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Canucks searching for answers after Boston massacres

By Dan Di Sciullo
NHL Editor


Dan Di Sciullo Philadelphia, PA (Sports Network) - Boston is known as the Hub of Hockey, so it's fitting that the Bruins used home ice to spin the momentum in the Stanley Cup Finals back in their favor.

The Vancouver Canucks, meanwhile, have to be a little dizzy with the series headed back to British Columbia tied at 2-2.

Boston simply tore the Western Conference champions apart in Games 3 and 4 at TD Garden, pounding the Canucks by a combined 12-1 margin and silencing the critics who said the Bruins lacked the offensive firepower to compete with Vancouver.

After Monday's 8-1 victory both head coaches downplayed the lopsided score, saying that it still counted as only one win. However, with another dominating performance by the B's in Wednesday's 4-0 triumph, the Canucks are now the club facing feelings of inadequacy.

Vancouver left home after the first two games with a 2-0 lead and allowed just two goals over those contests at Rogers Arena. When the teams get back at it Friday night in Vancouver, the question will be: Can the Canucks regain the swagger they apparently left back in B.C.?

Game 3 turned in Boston's favor in the first period after Nathan Horton -- one of the team's top forwards -- was left with a severe concussion following a vicious hit from Canucks defenseman Aaron Rome. Both players involved in that play are done for the Cup Finals -- Horton due to the collision and Rome after the league handed him a four-game suspension.

Vancouver has to be a little dizzy with the series headed back to British Columbia tied at 2-2.
The Canucks had some jump at the beginning of Game 4, but Boston goaltender Tim Thomas sapped that energy by making some key saves with tons of traffic in front of him in the first period. Sure, Vancouver wound up with 38 shots on net in Wednesday's affair, but many of those were of the harmless variety. The Bruins, on the other hand, made the most of their chances, chasing Canucks netminder Roberto Luongo from the contest early in the third period with four goals on 20 shots.

Of course, whenever the Canucks are struggling, the blame usually falls on Luongo and the Sedin twins. Sometimes those critiques are unfair, but currently they are right on the mark.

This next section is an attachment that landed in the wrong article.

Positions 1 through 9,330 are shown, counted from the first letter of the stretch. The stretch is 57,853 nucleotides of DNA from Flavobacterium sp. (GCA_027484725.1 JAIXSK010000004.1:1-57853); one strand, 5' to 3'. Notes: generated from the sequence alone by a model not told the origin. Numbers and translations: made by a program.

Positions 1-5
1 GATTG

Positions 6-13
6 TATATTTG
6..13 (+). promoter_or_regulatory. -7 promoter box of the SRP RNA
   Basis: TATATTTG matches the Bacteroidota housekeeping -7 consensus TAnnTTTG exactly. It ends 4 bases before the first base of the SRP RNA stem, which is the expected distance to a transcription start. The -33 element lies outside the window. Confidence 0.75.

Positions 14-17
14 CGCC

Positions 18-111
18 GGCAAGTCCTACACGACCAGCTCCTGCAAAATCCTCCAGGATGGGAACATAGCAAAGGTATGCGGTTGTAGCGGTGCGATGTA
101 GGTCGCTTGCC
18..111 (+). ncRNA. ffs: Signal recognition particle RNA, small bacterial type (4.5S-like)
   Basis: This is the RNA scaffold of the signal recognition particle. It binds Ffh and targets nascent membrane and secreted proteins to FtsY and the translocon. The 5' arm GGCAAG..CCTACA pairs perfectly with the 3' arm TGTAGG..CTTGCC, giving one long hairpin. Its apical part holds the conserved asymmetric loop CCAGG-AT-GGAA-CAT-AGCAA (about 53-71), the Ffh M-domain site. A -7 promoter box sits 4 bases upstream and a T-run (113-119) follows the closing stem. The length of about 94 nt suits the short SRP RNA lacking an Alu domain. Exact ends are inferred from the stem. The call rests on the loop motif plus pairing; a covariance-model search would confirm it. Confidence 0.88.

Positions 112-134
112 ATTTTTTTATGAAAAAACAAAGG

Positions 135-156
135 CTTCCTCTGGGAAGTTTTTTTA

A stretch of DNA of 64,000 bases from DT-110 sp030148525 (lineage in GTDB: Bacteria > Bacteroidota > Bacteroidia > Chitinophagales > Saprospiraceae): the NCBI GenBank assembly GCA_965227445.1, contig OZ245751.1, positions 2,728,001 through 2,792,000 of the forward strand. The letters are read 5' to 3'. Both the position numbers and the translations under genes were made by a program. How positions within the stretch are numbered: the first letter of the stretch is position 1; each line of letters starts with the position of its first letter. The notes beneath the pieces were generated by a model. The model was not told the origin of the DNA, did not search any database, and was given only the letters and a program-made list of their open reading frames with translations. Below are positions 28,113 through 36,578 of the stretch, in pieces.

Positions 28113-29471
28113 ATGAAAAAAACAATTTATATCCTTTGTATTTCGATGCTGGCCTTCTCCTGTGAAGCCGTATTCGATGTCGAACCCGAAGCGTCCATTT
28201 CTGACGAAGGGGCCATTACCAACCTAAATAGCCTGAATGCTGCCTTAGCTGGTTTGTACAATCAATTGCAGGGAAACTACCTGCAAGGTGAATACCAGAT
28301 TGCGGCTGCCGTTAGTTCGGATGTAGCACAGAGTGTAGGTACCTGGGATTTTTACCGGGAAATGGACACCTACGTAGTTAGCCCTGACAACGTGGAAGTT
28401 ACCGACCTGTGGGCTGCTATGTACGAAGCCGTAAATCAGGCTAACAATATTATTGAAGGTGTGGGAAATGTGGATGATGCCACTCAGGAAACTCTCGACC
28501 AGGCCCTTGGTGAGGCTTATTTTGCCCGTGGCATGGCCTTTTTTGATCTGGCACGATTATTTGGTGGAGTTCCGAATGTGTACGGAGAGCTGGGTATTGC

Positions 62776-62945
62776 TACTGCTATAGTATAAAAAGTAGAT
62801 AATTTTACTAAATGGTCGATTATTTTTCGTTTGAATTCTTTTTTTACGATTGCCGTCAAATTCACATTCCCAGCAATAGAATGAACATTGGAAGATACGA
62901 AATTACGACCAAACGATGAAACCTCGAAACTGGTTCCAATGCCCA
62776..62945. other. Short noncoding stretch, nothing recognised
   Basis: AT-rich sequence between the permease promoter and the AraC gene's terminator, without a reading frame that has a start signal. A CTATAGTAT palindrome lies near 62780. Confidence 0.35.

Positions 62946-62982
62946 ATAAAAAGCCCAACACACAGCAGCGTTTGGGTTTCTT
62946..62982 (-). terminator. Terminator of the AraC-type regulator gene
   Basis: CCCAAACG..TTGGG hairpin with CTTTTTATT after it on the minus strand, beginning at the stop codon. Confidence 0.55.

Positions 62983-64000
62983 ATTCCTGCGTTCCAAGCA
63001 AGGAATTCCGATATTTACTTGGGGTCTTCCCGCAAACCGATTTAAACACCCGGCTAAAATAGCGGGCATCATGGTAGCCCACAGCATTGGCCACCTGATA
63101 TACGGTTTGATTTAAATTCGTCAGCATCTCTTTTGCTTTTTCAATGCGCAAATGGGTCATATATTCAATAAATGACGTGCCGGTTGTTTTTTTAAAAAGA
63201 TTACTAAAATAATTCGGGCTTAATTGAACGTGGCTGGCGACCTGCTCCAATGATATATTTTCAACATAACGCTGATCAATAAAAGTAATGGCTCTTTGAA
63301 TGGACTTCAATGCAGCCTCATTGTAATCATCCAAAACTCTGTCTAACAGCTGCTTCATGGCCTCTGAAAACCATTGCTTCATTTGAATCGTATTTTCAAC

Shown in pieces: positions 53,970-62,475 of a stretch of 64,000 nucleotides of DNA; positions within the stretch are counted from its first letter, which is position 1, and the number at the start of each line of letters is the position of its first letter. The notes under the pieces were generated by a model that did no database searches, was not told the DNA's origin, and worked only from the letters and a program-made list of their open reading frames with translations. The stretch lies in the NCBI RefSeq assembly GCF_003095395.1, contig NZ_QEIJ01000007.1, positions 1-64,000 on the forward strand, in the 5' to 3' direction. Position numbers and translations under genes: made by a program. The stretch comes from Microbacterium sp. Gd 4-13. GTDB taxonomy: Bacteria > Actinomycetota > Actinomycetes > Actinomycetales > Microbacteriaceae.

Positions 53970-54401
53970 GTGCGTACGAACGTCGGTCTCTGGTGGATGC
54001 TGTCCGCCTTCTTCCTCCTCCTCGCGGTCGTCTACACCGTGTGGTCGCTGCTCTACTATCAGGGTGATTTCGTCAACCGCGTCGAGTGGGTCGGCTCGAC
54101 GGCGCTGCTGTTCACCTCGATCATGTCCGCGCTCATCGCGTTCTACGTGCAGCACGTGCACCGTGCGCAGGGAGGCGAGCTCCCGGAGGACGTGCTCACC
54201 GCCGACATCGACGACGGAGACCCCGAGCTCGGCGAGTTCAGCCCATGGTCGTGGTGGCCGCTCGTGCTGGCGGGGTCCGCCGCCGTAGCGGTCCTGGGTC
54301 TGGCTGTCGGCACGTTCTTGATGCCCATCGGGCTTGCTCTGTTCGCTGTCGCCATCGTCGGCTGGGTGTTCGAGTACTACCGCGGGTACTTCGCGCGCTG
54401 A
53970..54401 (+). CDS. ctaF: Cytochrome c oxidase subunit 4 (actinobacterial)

Luongo surrendered all 12 Bruin goals in the last two games, and while many of those tallies were the result of poor defense, the Vezina Trophy candidate did let some soft ones in on Wednesday. Predictably, Canucks head coach Alain Vigneault will now have to deal with questions about whether Luongo or backup Cory Schneider will start Game 5.

In the Sedins' case, the identical twins have clearly struggled to generate offense for most of this series. Daniel Sedin notched a goal and an assist in Game 2, but otherwise the duo has been held without a point and has a combined minus-3 rating over the four games.

When asked after Game 4 how his team could solve Thomas, Canucks captain Henrik Sedin fittingly responded, "I don't know, do you have an answer for me?"

After getting manhandled in two consecutive games, Henrik can't be the only Canuck left scratching his head.

Perhaps the heat wave that hit Boston this week was part of the reason Vancouver seemed sluggish in Games 3 and 4. The blazing outside temperatures wreaked havoc on ice conditions at TD Garden and could have negated the Canucks' speed advantage over the Bruins.

The good news for the Canucks is that there is moderate weather in the forecast for Friday's game in Vancouver, so slow ice shouldn't be an issue. Still, the Canucks, who were heavy favorites heading into this series, will have to deal with a different kind of heat, the type that comes from being in the pressure cooker that is the Stanley Cup Finals.

With Game 6 set for Monday in Boston, the Canucks should be viewing the next game as a must-win if they want to take home the first Stanley Cup in franchise history. After all, they would be silly to like their chances in Monday's tilt after how badly things went this week at TD Garden.

Recent history suggests Vancouver has a great chance to win Game 5, as home clubs are 15-2 in the Stanley Cup Finals since 2009 and 4-0 in the current series. That's not to say one should count the Bruins out of Friday's game, especially since they lost a pair of close games in Vancouver to start this series, including an overtime setback in Game 2.

Momentum is an elusive concept, but the Bruins have at least put a seed of doubt in the collective mind of the Canucks. Vancouver has a chance to swing the pendulum back in its favor on Friday, but first the Canucks will need to put what happened this week in Boston behind them and that's easier said than done.

Comments? Criticism? Applause? Contact Dan Di Sciullo at ddisciullo@sportsnetwork.com.

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